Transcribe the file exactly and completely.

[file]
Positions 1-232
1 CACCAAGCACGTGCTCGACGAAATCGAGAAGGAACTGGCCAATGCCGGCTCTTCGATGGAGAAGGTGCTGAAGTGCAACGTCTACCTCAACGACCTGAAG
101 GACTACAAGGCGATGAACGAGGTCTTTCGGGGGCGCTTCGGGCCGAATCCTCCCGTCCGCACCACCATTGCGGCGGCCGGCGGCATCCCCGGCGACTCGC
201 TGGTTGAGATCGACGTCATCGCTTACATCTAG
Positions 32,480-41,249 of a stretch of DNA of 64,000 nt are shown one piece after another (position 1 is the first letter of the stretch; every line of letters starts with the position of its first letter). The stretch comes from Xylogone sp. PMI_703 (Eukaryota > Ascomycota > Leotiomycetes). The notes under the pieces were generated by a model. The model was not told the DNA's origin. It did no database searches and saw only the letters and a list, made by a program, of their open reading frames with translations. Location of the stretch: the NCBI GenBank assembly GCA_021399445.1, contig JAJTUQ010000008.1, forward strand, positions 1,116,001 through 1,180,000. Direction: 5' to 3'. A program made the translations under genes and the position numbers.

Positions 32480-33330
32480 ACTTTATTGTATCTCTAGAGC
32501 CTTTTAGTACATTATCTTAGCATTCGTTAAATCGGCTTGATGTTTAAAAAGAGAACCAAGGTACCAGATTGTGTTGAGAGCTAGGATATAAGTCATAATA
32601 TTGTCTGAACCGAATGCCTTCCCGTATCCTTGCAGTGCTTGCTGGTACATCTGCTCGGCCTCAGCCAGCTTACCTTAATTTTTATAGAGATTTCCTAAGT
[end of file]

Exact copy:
Positions 1-232
1 CACCAAGCACGTGCTCGACGAAATCGAGAAGGAACTGGCCAATGCCGGCTCTTCGATGGAGAAGGTGCTGAAGTGCAACGTCTACCTCAACGACCTGAAG
101 GACTACAAGGCGATGAACGAGGTCTTTCGGGGGCGCTTCGGGCCGAATCCTCCCGTCCGCACCACCATTGCGGCGGCCGGCGGCATCCCCGGCGACTCGC
201 TGGTTGAGATCGACGTCATCGCTTACATCTAG
Positions 32,480-41,249 of a stretch of DNA of 64,000 nt are shown one piece after another (position 1 is the first letter of the stretch; every line of letters starts with the position of its first letter). The stretch comes from Xylogone sp. PMI_703 (Eukaryota > Ascomycota > Leotiomycetes). The notes under the pieces were generated by a model. The model was not told the DNA's origin. It did no database searches and saw only the letters and a list, made by a program, of their open reading frames with translations. Location of the stretch: the NCBI GenBank assembly GCA_021399445.1, contig JAJTUQ010000008.1, forward strand, positions 1,116,001 through 1,180,000. Direction: 5' to 3'. A program made the translations under genes and the position numbers.

Positions 32480-33330
32480 ACTTTATTGTATCTCTAGAGC
32501 CTTTTAGTACATTATCTTAGCATTCGTTAAATCGGCTTGATGTTTAAAAAGAGAACCAAGGTACCAGATTGTGTTGAGAGCTAGGATATAAGTCATAATA
32601 TTGTCTGAACCGAATGCCTTCCCGTATCCTTGCAGTGCTTGCTGGTACATCTGCTCGGCCTCAGCCAGCTTACCTTAATTTTTATAGAGATTTCCTAAGT